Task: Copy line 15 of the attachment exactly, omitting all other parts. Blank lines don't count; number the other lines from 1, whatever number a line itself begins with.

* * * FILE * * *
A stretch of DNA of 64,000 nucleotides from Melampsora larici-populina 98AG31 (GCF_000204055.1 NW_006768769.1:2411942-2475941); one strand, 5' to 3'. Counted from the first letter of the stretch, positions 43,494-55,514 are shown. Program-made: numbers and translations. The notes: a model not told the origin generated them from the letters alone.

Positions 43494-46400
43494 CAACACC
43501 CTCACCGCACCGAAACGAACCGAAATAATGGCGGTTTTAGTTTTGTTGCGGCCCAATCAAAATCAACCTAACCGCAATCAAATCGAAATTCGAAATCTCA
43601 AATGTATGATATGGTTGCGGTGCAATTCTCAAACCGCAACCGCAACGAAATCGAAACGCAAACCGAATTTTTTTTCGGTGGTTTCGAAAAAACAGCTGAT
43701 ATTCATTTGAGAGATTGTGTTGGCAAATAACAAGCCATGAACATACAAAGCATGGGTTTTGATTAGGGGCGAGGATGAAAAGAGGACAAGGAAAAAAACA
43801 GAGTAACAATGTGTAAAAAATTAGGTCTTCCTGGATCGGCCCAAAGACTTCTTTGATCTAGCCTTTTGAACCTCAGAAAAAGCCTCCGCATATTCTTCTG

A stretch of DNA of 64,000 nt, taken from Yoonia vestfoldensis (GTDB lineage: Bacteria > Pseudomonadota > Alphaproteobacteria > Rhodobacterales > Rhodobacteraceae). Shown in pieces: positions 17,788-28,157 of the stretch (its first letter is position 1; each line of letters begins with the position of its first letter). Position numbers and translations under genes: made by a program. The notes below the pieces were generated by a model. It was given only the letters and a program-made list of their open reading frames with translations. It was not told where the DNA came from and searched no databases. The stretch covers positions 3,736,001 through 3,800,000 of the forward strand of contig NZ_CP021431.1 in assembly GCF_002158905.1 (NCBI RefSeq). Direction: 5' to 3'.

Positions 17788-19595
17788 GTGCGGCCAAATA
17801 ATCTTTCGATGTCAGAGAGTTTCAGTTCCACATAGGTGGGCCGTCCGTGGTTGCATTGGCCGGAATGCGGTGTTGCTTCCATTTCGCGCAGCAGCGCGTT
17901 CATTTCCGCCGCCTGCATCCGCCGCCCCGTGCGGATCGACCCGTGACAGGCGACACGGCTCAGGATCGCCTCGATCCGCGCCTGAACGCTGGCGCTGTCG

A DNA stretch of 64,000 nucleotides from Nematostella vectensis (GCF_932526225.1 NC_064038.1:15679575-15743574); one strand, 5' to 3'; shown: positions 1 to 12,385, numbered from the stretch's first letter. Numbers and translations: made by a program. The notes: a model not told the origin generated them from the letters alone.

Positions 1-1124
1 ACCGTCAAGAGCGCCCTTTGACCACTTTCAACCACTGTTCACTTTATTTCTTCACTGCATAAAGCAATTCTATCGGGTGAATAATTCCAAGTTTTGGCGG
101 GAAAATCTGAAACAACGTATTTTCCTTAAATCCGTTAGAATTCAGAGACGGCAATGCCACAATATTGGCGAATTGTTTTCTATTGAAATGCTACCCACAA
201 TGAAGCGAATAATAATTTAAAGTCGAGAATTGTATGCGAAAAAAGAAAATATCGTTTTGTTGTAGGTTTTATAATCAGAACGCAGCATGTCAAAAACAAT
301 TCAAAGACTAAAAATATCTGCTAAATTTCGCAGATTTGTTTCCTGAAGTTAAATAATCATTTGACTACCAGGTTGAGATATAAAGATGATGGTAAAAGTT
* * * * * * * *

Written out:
1 ACCGTCAAGAGCGCCCTTTGACCACTTTCAACCACTGTTCACTTTATTTCTTCACTGCATAAAGCAATTCTATCGGGTGAATAATTCCAAGTTTTGGCGG